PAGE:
February 4, 2022 Weekly Musings

Christine Alfery

Posted on February 04 2022

February 4, 2022 Weekly Musings


The Middle is Not Grey - Rocking the Boat Exhibition This Sunday

Reminder: This coming Sunday Feb 6th if the opening of "The Middle is Not -Grey"exhibition in Kenosha.
I will be there Sunday to talk about the work from 1pm-4pm.
"The Middle Is Not Grey-Rocking The Boat" Exhibition
Anderson Arts Center
6603 3rd Ave, Kenosha WI Feb 6 - Mar 20, 2022


Blue Bouquet and The Ripples We Make Accepted into Online Exhibition

Christine Alfery, a signature member of the Pennsylvania Watercolor Society was juried into the 2022 Member Exhibition.

Her work, "Blue Bouquet" and "The Ripples We Make" will be on view: www.pawcs.com beginning the week of March 1, 2022.


Arches of Triumph Accepted Into 45th Annual International Watermedia Exhibition

Arches of Triumph has been accepted into the  45th Annual International Watermedia Exhibition (IWE)

"The IWE is Houston's premier watermedia-specific event. A once a year phenomenon, the IWE showcases the finest watermedia artists from around the world to address new and edgy techniques and create a global conversation." - watercolorhouston.org

45th Annual International Watermedia Exhibition
Signature Watercolorists 
A Watercolor Art Society - Houston Exhibition 536 



"She Is Called Peace"  Will Display In Kenosha

I'm excited about my upcoming solo show in Kenosha here's another great work that will be on display.

"The Middle Is Not Grey-Rocking The Boat" Exhibition Anderson Arts Center, 6603 3rd Ave, Kenosha WI Feb 6

She Is Called Peace, 40x30




Featured image: Be Sure to Wear Flowers

Where do my inspirations for my work come from?

My inspirations come from many places; they come from my writing, my readings, the actual work itself as I work on it and it speaks to me, and from all things natural. The biggest inspirational place for me is in the actual work itself when it gives me an idea as I'm working with the paint. I don’t look for inspiration in trendy ideologies, colors and for ams like fashion. Rather, I support the ideas that are actually found in the work as I'm painting. Of course, these ideas may be part of my history, reading and writing. That would be only natural as those things are me, and the work is being created by me. When I am creating it is a very natural space. It is one of my "yes yes yes" spaces. When I create, it is a very intuitive creative process. I listen to myself talking to the paper and the colors.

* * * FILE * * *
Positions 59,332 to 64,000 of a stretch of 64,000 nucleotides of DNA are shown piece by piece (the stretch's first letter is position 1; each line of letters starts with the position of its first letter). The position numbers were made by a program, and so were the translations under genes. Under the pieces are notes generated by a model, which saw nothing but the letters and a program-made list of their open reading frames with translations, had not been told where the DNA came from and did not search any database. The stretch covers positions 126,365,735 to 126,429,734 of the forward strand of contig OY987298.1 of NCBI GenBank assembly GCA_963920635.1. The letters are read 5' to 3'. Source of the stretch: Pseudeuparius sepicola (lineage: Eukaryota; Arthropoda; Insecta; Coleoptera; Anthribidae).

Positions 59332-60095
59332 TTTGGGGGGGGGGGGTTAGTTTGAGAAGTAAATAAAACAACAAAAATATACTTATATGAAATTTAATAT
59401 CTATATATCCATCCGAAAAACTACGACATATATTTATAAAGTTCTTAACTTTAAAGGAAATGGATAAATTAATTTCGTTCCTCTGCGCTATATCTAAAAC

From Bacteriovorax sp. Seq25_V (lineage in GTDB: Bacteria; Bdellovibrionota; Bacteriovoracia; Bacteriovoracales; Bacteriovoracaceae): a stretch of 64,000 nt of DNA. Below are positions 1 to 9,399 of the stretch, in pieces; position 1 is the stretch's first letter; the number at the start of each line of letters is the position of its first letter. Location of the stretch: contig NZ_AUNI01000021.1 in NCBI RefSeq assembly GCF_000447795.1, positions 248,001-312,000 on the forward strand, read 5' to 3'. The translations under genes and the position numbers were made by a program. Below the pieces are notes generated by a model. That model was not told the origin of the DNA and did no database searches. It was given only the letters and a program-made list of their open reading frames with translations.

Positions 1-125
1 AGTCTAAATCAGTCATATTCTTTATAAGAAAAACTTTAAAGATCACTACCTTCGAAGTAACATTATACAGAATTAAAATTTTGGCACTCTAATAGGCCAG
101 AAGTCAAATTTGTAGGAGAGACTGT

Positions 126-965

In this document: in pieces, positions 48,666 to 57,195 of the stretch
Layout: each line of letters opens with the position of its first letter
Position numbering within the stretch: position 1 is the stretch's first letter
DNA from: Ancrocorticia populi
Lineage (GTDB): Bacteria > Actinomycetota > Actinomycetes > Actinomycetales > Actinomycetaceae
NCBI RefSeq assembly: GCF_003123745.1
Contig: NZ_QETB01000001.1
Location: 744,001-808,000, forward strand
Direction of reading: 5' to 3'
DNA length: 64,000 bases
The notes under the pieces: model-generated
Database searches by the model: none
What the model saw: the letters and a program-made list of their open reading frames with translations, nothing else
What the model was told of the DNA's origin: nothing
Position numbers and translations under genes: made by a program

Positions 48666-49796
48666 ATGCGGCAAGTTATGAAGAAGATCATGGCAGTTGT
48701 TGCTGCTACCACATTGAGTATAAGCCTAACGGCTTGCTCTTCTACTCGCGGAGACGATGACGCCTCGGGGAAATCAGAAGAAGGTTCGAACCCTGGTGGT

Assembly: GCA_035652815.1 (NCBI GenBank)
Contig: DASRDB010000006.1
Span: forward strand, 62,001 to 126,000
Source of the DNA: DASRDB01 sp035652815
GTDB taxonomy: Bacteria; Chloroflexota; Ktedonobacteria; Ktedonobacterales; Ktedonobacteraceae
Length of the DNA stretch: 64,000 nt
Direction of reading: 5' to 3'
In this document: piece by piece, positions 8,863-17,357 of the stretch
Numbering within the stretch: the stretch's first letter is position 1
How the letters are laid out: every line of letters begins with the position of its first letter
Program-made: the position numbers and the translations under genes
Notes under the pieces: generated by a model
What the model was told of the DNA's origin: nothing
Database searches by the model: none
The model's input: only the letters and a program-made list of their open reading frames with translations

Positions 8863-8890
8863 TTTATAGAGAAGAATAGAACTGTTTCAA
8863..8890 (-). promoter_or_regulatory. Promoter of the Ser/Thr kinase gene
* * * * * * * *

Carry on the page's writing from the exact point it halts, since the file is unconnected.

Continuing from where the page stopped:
My wish is that many would look for this very natural space within themselves and actually listen to it.



Featured image: The Cowboy

If you know what you are going to create ahead of time – say a landscape or figure, that does not mean you know whether the work will be authentic or not. Yet, at the same time, if you don’t think as you are creating there is no question in my mind that your work won’t be authentic. You don’t have to think about a landscape or figure that you have done before, or that someone has made popular. You just have to copy what they have done. For example, type the word Mickey Mouse art in your search button and look at the variations of the adorable little mouse. Are those works authentic? No. The same thing happens when you repeat the composition of a landscape or a figure that you have done before, are these works authentic? The answer isn’t as simple as the Mickey Mouse question.

The figures I create are an excellent example. Are they all authentic, or have they lost that authenticity after I have painted about 20 of them? I hope not but it sure would be easy to fall into the trap of repeating myself because then I wouldn’t have to think.

For this very reason, I think it is important not to assume anything when you begin to create, but to allow discovery and exploration to happen. Begin with the abstract and move into something authentic. Allow the work to talk to you. Allow yourself to hear it and not be trapped into repeating something.

When you reach this point of repeating, and I often do because I want to salvage something out of the work after all that exploring, ask yourself, "Why am I thinking it is so important to salvage this work?" Ha! That question has many answers and they usually aren’t good ones for the work of art. But if you instead you ask yourself, "How do I want to think about this work?" This question opens many doors for an answer. Some of them might have the work being tossed in the wastebasket. Others might end up being painted over as I allow myself to re-visualize the work on a new white surface.

I like the "how" question because it leaves the door open. I don’t like the "why" question because it assumes there is an answer. The bottom line, discover how you what to think about a work, and if answer is always, is the work authentic – well what can I say. If I have to say, "Why is the work authentic?" This assumes that I know there is an answer to why this the work is authentic. This limits freedom, and creativity, I like the idea of not assuming an answer when I create -just like never having an answer for what is art, and never having an answer for what is authentic because it changes and is variable.

My hope for you is that you always think of yourself as a unique authentic person. You are in charge of creating yourself. You are the artist, be authentic.


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